Fewer funds, more visitors hurt national parks?

By Lee Davidson and Stephen Speckman
Deseret News

Published: Saturday, April 26 2008 12:00 a.m. MDT

The visitor center at Dinosaur National Monument as it was in 1962.

Deseret Morning News archives

It's no wonder that Dinosaur National Monument, on the Utah-Colorado border, now has the worst visitor satisfaction ratings in the entire National Park Service — disappointing news disclosed during the current National Parks Week.

For two years, its world-famous visitor center — enclosing a cliff where 1,500 dinosaur bones in the rock were carefully exposed — has been closed as unsafe. It slowly split apart over years atop unstable soils. When and if money for renovation or reconstruction may be available is unclear. The center was the park's main attraction.

Budgets this year also eliminated the jobs of a geologist and museum technician. Sometimes other problems occurred, such as when phones at a temporary visitor center allowed workers to call out but no one could call in.

Such erosion could be a sign of the future for all the National Park Service if trends spotted in a Deseret News analysis continue. The newspaper looked at five years of National Park Service data on budgets, visitation and satisfaction surveys, from 2003 through 2007.

The analysis shows that visitation to parks is up nationally, creating more pressure on them. But the number of "full-time equivalent" employees is down, providing fewer services and less care despite the visitor growth. And increases in operations budgets at most parks are not keeping pace with inflation.

The same trends appear at the 13 units in Utah but are more extreme. Visitation is up more than the national average. Cuts in full-time equivalents are deeper than average. And operations budgets are falling further behind inflation than average.

"Are the parks in good condition? The best answer I can give is that discussion about that in the park service has many opinions," says National Park Service headquarters spokesman Jeffrey Olson.

"We still have far to go. But budget problems may have bottomed out a few years ago," he said, possibly ending when President Bush launched a drive to spruce up parks before the agency's centennial in 2016.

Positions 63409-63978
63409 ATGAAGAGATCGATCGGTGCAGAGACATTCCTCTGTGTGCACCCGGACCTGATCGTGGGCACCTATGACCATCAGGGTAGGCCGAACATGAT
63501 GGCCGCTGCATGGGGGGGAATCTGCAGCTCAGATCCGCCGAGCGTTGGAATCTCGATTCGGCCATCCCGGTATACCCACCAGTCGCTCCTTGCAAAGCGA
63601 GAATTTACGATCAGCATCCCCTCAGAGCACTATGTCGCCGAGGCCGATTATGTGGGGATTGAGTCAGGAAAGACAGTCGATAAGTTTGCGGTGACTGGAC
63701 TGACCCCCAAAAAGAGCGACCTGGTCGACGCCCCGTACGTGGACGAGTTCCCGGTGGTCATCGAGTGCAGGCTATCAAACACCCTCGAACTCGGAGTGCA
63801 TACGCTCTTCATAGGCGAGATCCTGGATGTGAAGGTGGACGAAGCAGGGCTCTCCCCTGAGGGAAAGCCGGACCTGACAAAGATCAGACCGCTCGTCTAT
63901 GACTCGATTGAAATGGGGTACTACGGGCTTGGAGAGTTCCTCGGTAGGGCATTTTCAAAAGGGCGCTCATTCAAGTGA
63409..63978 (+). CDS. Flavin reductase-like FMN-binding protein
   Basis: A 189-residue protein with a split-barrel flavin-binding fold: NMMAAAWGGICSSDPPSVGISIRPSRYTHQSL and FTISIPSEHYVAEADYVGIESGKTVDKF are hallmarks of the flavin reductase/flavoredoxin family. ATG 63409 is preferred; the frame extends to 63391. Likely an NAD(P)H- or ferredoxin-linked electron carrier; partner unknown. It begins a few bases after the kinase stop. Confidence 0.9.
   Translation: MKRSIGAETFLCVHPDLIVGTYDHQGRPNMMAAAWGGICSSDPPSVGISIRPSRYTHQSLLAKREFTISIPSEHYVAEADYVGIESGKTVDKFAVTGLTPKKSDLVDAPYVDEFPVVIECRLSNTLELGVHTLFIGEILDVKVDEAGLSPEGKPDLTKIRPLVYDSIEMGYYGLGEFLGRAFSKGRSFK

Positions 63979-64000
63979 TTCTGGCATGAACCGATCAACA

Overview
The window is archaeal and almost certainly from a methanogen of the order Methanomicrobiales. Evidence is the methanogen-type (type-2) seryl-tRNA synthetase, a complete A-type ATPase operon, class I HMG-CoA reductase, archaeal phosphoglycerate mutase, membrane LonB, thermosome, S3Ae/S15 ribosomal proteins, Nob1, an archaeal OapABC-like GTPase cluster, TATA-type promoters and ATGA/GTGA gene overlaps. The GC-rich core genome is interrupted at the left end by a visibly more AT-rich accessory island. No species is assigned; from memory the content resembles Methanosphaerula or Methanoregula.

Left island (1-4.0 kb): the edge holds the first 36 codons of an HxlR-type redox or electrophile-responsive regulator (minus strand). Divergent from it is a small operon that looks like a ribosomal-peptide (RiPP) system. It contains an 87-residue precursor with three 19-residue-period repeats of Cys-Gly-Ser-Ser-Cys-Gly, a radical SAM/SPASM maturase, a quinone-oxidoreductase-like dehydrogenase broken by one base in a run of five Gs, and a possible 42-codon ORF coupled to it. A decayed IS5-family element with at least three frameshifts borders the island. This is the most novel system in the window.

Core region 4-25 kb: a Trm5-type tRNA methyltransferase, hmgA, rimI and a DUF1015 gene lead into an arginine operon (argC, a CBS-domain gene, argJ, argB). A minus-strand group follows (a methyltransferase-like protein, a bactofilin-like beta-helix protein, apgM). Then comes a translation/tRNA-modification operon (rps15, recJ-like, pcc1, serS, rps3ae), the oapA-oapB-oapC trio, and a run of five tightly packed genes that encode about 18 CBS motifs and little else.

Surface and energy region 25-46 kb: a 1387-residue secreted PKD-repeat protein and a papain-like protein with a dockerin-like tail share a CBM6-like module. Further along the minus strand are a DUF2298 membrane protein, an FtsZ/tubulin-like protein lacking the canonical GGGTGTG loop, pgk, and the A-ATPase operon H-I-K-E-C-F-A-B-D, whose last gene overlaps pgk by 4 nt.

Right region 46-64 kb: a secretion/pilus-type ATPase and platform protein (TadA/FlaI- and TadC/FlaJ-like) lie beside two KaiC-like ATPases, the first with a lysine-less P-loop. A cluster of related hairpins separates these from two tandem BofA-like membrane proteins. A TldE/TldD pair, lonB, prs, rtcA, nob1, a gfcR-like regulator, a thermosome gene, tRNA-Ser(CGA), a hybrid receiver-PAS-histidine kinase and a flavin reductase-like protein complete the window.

This week, proclaimed as National Park Week by Bush (and a long "week" at that: April 19-27), the administration announced the first $50 million in public-private matching grants in the president's "Centennial Challenge." It included some money for an artist-in-residence program in Utah's Zion National Park and for a youth program in Cedar Breaks National Monument.

Olson said that a few years ago, anecdotes were common about services in the parks being cut deeper every year. But now, amid more budget attention for parks for the centennial, he said more park administrators are starting to talk about adding or expanding services. The Deseret News found this to be true among several superintendents in Utah.

Troubling trends

The newspaper's analysis of national park data shows some troubling trends. In short, visitors may be loving the parks to death while the agency is cutting back on full-time employees and its budgets fall behind inflation.

The News found that between 2003 and 2007, recreational visits to parks nationally increased by 3.6 percent. But "full-time equivalents" of employees were cut by 2 percent.

Park-level operations budgets nationally did increase by an average of 11.6 percent in those five years. But that was lower than the 12.7 percent combined rate of inflation.

The situation was more extreme in Utah.

Visitation at its 13 sites increased 4.3 percent overall in that time. But full-time equivalents were cut by 6.6 percent, almost twice as deeply as the national average.

Meanwhile, park-level operations budgets in Utah increased overall by only 9 percent, well below the national average and the rate of inflation.

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